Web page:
This website uses cookies

This website uses cookies to ensure you get the best experience. By using our website, you agree to our Privacy Policy

William Franklin

Partner (Non-Lawyer), Chartered Accountant, Pett Franklin

Succession: a tough nut to crack

Succession: a tough nut to crack


Succession is a tricky issue for small firms and early planning is vital, says William Franklin

Succession and how to approach it is one of the most difficult issues facing a niche firm today, but it is a vital issue.

At my firm, we are not about short-term thinking; it’s not about senior lawyers working at the back end of their career for a couple of years on a few existing clients after leaving a large firm.

We train people for the future and firms and other professionals have a moral obligation to do so. But at the other end of the spectrum we must consider the matter of succession.

Although we are a training firm – and our trainees get an excellent training – one of our problems has been retaining them.

This is because once qualified their training experience with us means they can be lured away for large amounts of money by big competitors who don’t show quite the same commitment to training – and that is a problem for many niche firms.

Working to hang onto them after qualification so they then form part of the firm’s succession plan is a perpetual challenge.

Firms need to consider the issue of succession regularly because they need to have continuity when partners retire or want to do something else. Clients want and need to know there’s a plan for succession and contingency should their lawyer leave.

Around three years ago, we went through the retirement of my co-founder. When we first established the firm 10 years ago, the thought that PettFranklin would be more successful than ever without him might then have seemed inconceivable.

But we got through his retirement and the firm became stronger because we anticipated change and succession planning.

However, it’s not easy and I would not say we have entirely cracked it. You have to keep working at it. It is, for example, important to have a conversation with the individual early on.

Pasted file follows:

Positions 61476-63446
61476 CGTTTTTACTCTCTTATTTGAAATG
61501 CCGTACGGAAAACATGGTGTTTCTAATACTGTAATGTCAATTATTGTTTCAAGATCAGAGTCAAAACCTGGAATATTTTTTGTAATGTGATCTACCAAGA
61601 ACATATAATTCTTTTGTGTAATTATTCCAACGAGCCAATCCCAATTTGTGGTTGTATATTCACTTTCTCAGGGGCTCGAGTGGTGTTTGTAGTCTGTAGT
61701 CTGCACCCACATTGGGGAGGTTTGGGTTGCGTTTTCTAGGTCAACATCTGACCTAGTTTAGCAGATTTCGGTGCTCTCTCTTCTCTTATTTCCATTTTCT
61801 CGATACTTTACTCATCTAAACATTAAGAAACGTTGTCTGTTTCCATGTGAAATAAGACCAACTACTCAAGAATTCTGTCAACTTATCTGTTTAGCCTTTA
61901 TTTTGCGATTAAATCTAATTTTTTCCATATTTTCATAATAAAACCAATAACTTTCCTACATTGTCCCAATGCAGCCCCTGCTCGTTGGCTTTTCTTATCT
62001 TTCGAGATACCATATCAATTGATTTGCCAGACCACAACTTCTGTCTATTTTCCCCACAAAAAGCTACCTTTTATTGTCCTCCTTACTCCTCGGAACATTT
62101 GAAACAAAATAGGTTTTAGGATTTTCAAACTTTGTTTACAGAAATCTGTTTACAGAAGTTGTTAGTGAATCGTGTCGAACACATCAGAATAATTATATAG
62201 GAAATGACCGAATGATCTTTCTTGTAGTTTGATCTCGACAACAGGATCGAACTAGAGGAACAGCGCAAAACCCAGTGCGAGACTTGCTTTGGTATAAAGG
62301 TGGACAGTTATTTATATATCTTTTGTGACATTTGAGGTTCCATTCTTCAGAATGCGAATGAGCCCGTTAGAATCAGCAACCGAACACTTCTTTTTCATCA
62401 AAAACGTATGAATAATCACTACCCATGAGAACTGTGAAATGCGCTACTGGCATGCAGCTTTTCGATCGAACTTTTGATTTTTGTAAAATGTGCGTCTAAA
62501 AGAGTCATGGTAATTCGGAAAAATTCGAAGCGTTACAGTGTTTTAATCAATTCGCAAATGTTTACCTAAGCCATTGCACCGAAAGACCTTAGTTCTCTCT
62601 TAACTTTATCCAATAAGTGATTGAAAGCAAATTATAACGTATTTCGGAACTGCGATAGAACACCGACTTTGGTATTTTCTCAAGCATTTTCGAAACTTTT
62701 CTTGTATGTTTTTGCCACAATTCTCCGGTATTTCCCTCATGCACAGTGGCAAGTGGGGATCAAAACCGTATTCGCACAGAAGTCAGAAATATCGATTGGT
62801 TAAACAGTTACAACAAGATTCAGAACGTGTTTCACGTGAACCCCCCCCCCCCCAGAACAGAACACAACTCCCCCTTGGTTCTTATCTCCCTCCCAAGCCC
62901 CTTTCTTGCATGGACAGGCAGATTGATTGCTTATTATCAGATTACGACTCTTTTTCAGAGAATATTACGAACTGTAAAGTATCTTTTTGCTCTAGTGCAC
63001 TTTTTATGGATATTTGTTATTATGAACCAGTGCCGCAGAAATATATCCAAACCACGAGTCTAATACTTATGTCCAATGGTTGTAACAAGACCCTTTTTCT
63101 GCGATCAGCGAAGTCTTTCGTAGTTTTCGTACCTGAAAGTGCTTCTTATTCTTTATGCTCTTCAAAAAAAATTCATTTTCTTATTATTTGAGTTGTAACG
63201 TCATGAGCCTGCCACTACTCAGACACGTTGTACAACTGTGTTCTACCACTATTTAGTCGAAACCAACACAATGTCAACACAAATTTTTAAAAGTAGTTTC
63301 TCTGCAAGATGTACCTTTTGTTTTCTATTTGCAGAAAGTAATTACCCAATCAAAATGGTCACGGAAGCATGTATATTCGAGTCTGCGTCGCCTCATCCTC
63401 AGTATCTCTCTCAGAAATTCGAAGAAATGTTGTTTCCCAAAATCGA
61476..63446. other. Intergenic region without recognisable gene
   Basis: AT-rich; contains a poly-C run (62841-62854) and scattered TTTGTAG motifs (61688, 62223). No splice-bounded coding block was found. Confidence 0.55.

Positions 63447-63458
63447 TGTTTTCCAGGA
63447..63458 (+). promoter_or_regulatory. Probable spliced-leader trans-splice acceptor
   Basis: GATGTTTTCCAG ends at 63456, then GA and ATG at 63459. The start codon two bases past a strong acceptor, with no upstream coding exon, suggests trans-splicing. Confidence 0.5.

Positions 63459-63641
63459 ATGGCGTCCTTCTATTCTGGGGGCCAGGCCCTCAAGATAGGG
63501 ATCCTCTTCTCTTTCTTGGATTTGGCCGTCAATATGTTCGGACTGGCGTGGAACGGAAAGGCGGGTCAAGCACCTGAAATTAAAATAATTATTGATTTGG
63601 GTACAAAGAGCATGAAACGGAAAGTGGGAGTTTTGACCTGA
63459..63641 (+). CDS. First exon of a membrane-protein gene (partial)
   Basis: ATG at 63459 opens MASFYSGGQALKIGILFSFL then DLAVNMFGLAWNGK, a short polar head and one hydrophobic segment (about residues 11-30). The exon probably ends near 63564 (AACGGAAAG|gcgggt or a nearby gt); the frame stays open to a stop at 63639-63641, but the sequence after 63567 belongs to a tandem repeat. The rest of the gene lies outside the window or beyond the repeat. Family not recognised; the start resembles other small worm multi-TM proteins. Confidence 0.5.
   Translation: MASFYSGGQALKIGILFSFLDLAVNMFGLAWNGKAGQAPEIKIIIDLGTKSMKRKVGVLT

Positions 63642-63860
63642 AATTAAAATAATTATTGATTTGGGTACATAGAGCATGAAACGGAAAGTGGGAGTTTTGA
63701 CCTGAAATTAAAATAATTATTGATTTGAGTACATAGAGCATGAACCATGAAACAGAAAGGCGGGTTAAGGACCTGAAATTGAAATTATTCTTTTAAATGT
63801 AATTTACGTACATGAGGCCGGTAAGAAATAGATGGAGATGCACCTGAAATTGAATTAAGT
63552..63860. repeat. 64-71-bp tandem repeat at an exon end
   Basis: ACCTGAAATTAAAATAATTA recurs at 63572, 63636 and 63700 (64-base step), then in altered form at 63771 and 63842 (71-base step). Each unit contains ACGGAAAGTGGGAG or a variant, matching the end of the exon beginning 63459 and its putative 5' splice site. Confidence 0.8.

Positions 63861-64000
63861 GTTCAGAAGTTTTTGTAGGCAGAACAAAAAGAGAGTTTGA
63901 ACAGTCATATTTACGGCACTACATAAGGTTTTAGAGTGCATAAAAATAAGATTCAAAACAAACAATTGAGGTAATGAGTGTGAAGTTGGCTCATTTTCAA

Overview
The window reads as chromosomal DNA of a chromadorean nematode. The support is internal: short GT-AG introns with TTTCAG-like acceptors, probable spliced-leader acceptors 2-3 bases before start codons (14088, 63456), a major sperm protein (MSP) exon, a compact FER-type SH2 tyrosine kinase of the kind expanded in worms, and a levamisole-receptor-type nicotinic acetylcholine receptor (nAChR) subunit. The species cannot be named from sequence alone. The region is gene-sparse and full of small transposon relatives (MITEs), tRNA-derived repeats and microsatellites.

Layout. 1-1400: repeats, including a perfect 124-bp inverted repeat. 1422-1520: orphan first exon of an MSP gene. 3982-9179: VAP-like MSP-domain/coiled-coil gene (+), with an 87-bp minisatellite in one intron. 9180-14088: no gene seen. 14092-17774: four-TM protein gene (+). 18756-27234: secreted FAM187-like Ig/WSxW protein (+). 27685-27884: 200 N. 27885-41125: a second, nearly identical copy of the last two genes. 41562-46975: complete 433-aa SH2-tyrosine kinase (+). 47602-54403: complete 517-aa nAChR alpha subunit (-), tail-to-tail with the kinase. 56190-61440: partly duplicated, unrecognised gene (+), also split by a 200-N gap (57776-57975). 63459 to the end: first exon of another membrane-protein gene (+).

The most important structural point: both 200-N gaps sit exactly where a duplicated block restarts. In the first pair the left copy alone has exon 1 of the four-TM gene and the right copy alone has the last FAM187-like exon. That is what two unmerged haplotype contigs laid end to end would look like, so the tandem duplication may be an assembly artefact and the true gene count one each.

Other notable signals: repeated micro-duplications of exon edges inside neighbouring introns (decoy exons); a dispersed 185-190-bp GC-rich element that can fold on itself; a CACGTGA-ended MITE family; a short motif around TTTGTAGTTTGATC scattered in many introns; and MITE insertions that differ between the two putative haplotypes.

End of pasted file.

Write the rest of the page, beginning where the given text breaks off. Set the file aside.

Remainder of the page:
You need to actively discuss the issue with them because you’ve got to be thinking all the time about the long term. You also need to work out what is in the best interests of the clients, the firm and the individuals – in that order.

And you need to be adaptable: circumstances can change – sometimes quickly. When you are working in a small team, something unexpected or unanticipated might happen to one individual which means you have to change your plans, for example, serious illness, sudden deaths and unexpected family situations.

This means you must always be flexible, thinking ahead and having another plan as well as your main plan. Having a plan B is absolutely essential.

There is a deeper question which applies to all firms – but perhaps most urgently for smaller firms where new equity partners are expected to contribute capital to help fund at least the working capital of the business.

That question is whether the traditional partnership model of ownership, including the current limited liability partnership (LLP) form, is sustainable in the long term.

LLPs do continue to have tax advantages compared with a limited company model, and value can be shifted between the owners without creating capital gains tax disposals.

That flexibility gives an LLP advantages over a limited company. Equity partners are taxed as self-employed so their compensation is not subject to employers’ national insurance.

But the LLP model requires working capital to be funded out of after-tax profits; while a limited company can be funded from retained earnings, which have only been subject to corporation tax.

This is still substantially lower than the tax on partners’ profits – where the tax is also paid irrespective of whether or not the profits are distributed.

Succession in a limited company raises different issues from succession in a partnership. It will be interesting to see over the next few years whether law firms attracted to the limited company model will also be attracted to a different business ownership model in the form of John Lewis-style employee ownership – and abandon the traditional concept of partnership entirely.

William Franklin is a founding partner at PettFranklin LLP